Xu said that his family’s emails and calls were ignored, so he talked to head of high school Brooke Wells a couple times about the fee increase. He was told not to worry about it.

“The school cares about giving us a good education, but the host family is not their issue,” Xu said.

“I can understand that because it isn’t really their job, but there should be someone at this school who cares. There’s really no one for us to talk to at school.”

Xu said that Country Day is biased toward UC Educations because of how polite and efficient the staff is.

“If the school complains, UC Educations will get back to them right away,” Xu said. “The school is their client, not (the international students).”

Xu said that even though his parents were very engaged and tried to solve his problems, the differences in time zones and their poor English skills inhibited their communication with the school.

Furthermore, Xu said that the students hold themselves back from complaining.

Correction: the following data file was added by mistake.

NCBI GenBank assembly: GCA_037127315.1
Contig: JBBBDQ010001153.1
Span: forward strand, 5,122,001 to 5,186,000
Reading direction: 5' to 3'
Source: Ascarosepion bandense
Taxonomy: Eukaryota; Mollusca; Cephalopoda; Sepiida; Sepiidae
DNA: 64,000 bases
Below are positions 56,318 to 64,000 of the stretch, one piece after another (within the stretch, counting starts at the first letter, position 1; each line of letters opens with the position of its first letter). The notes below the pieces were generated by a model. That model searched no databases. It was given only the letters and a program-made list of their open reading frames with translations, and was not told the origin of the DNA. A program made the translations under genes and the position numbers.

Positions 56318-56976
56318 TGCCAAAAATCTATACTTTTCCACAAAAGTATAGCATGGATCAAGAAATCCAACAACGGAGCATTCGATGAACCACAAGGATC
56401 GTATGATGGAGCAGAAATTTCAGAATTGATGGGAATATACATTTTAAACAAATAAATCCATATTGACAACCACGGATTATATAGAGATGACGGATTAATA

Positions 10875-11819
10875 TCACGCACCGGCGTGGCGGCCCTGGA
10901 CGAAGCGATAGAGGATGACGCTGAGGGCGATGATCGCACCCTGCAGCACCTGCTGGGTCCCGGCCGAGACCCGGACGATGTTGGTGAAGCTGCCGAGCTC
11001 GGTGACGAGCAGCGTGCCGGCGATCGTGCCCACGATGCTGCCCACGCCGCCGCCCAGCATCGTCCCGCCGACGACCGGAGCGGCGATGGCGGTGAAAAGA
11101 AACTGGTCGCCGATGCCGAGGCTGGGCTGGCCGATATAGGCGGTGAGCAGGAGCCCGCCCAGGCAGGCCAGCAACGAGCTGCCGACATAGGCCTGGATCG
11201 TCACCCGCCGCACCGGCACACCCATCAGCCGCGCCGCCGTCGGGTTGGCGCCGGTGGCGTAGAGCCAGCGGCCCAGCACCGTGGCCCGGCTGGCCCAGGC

“(UC Educations) is in charge of my host family situation, so if I (anger) them, I will get into trouble,” Xu said. “If the agency says that they will not work with a student because that student is not being cooperative, then that student cannot come to the school. Nobody wants to take that risk.”

However, two years later, for his second host family, Xu said that he didn’t receive any contact information.

A few days before he left China, he was sent just a picture of his family, their contact information and their address, he said.

Xu believes that the reason why the company informs students of their host families very late in the summer and gives little information is so that students don’t have time to ask for a different host family.

“You have no choice but to stay with these people,” Xu said.